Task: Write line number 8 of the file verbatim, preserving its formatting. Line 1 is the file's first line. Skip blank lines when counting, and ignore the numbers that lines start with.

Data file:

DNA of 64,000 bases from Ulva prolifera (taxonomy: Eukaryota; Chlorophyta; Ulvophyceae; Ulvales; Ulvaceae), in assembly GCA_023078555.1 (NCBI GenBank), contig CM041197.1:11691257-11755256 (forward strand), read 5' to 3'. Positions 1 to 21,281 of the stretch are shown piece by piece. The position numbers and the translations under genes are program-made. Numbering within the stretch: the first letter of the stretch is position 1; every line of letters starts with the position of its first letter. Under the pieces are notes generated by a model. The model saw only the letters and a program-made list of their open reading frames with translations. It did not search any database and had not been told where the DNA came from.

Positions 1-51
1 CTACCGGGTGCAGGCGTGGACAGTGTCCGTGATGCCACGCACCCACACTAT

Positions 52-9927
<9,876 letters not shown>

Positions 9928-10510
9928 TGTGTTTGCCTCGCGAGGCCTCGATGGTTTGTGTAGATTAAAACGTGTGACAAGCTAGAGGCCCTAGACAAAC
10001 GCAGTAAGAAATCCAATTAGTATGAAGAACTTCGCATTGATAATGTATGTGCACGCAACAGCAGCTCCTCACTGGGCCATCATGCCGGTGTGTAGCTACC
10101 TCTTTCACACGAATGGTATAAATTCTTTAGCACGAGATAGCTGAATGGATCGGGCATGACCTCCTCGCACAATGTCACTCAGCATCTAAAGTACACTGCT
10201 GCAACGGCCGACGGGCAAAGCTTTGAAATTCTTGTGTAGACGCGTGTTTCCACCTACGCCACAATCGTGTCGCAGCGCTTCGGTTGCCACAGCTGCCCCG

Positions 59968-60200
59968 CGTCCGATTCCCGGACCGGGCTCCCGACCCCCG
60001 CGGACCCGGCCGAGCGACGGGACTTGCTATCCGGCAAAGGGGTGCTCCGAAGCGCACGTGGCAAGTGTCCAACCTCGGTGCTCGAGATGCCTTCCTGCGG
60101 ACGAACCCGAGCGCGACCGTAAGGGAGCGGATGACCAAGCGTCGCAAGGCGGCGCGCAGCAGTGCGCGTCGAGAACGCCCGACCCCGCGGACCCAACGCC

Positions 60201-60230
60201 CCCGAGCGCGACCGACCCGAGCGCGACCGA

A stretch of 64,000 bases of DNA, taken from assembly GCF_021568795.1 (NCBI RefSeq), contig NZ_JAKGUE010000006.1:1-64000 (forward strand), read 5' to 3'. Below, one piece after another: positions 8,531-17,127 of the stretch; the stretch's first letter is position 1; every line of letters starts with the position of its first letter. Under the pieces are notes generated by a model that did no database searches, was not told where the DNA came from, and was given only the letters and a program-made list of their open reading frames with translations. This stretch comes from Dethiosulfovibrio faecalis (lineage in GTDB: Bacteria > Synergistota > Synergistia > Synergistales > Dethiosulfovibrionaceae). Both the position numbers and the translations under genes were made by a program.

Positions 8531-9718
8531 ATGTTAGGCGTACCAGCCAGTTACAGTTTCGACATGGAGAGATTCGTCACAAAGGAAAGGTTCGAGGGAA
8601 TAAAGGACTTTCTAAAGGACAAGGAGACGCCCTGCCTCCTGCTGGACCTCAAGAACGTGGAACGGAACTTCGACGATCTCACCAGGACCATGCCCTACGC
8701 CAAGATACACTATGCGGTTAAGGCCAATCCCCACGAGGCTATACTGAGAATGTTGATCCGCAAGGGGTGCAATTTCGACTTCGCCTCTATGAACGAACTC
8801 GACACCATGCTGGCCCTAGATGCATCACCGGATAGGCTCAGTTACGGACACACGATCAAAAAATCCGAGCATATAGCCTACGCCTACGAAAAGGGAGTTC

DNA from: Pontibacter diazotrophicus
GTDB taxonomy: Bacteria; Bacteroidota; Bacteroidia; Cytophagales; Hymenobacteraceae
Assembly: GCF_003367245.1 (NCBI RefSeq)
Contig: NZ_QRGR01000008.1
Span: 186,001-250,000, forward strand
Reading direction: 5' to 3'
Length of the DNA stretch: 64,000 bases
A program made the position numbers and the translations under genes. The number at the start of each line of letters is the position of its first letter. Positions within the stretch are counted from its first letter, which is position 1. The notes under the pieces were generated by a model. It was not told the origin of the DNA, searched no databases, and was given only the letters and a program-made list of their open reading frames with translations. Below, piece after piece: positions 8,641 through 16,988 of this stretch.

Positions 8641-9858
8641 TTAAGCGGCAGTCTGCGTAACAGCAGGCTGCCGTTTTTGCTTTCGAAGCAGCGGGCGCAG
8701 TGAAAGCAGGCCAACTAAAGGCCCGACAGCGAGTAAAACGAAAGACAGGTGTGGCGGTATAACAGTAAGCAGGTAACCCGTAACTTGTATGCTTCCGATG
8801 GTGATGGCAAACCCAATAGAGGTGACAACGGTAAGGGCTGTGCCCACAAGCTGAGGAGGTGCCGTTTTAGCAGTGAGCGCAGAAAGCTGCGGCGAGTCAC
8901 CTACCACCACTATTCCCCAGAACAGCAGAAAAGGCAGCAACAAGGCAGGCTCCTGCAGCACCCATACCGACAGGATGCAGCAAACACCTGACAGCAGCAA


10001 GCAGTAAGAAATCCAATTAGTATGAAGAACTTCGCATTGATAATGTATGTGCACGCAACAGCAGCTCCTCACTGGGCCATCATGCCGGTGTGTAGCTACC